Attorney General Peter F. Kilmartin joined together with eight of his fellow attorneys general from across the country in urging the Senate Environment and Public Works Committee to oppose the confirmation of Oklahoma Attorney General Scott Pruitt as Administrator of the Environmental Protection Agency (EPA).
In a letter, sent Tuesday, the attorneys general argue that Pruitt is "openly hostile" to the EPA's mission of working with state, local and tribal governments to protect human health and the environment, and as attorney general, has made attacking the regulations that the EPA is charged with enforcing a key priority.
"This is not just a matter of policy difference; Mr. Pruitt has sought to tear apart the very notion of cooperative federalism that forms the foundation of our federal environmental laws," the attorneys general wrote. "That cooperation makes it possible for states and the federal government, working together, to protect the health of the American people and the resources on which we depend."
Attorney General Kilmartin added, "I am deeply concerned that Mr. Pruitt, if confirmed, will abandon the critical measures we as a nation have taken in cutting dangerous emissions, reducing carbon pollution, and protecting our environment."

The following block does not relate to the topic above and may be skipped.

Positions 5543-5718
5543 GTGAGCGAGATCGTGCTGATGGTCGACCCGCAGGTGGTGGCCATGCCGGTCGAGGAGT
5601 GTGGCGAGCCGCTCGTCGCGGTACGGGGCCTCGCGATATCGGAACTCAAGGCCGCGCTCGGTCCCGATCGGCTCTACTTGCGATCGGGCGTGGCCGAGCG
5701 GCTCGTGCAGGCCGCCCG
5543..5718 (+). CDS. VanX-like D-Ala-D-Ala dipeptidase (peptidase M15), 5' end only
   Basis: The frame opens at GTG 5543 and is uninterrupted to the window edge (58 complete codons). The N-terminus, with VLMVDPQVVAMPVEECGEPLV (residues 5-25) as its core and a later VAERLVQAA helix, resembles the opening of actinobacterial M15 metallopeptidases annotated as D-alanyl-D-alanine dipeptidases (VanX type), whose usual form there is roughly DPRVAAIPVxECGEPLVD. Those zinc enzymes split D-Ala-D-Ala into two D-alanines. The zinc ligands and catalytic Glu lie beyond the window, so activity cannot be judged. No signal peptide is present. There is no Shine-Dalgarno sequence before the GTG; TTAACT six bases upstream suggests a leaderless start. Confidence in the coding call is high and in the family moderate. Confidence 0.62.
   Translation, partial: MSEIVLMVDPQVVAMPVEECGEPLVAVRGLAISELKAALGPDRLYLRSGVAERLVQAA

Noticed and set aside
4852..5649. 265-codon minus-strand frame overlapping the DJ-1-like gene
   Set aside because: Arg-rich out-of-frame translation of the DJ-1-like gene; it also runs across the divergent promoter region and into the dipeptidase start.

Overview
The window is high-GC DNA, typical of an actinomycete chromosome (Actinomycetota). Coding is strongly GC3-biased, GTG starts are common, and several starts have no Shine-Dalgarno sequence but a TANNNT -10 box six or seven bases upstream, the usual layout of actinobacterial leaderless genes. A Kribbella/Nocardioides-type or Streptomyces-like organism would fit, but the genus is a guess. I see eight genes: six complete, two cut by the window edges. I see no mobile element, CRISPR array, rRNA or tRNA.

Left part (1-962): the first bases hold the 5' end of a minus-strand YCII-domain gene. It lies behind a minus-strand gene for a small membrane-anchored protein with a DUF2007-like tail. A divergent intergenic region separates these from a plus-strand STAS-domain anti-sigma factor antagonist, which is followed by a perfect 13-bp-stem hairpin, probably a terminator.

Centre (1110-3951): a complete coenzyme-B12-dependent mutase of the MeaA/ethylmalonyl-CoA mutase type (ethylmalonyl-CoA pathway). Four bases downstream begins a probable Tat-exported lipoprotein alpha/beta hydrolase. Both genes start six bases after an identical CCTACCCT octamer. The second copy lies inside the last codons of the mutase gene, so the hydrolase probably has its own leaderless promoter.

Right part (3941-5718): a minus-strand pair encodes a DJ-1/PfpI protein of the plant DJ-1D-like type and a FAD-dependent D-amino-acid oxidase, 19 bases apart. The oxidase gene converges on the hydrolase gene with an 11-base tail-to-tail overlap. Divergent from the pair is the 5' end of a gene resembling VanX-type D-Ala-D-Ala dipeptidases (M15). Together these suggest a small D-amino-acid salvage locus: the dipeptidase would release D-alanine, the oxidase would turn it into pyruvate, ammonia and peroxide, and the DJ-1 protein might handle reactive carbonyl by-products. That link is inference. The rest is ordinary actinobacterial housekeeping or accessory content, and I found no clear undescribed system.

The letter cites that Pruitt has filed a number of lawsuits seeking to block the EPA from fulfilling its obligations under the Clean Air Act. He has also been a vocal critic of the EPA's Clean Power Plan, and was part of a group of states that challenged the rule and obtained a stay of its implementation last year.
Attorney General Kilmartin also recently sent a letter to President-Elect Trump urging him to continue the federal government's defense of the Clean Power Plan, regulating carbon dioxide emissions from power plants, and to continue EPA's efforts to reduce greenhouse gas emissions.
The Clean Power Plan is the culmination of a decade-long effort by partnering states and cities to require mandatory cuts in the emissions of climate change pollution from fossil fuel burning power plants under the Clean Air Act. The Clean Power Plan, along with the companion rule applicable to new, modified, and reconstructed power plants, will control these emissions by setting limits on the amount of climate change pollution that power plants can emit. The rule for existing plants is expected to eliminate as much pollution as is emitted by more than 160 million cars a year - or 70% of the nation's passenger cars.
The EPA adopted the Clean Power Plan through a multi-year stakeholder process that drew heavily on the experience of states and utilities in reducing power plant greenhouse gas emissions. Pruitt, as the Attorney General for Oklahoma, has led the effort to gut the Clean Power Plan.
The letter is signed by the attorneys general of Delaware, District of Columbia, Hawai'i, Maryland, Massachusetts, New York, Oregon, Rhode Island and Vermont.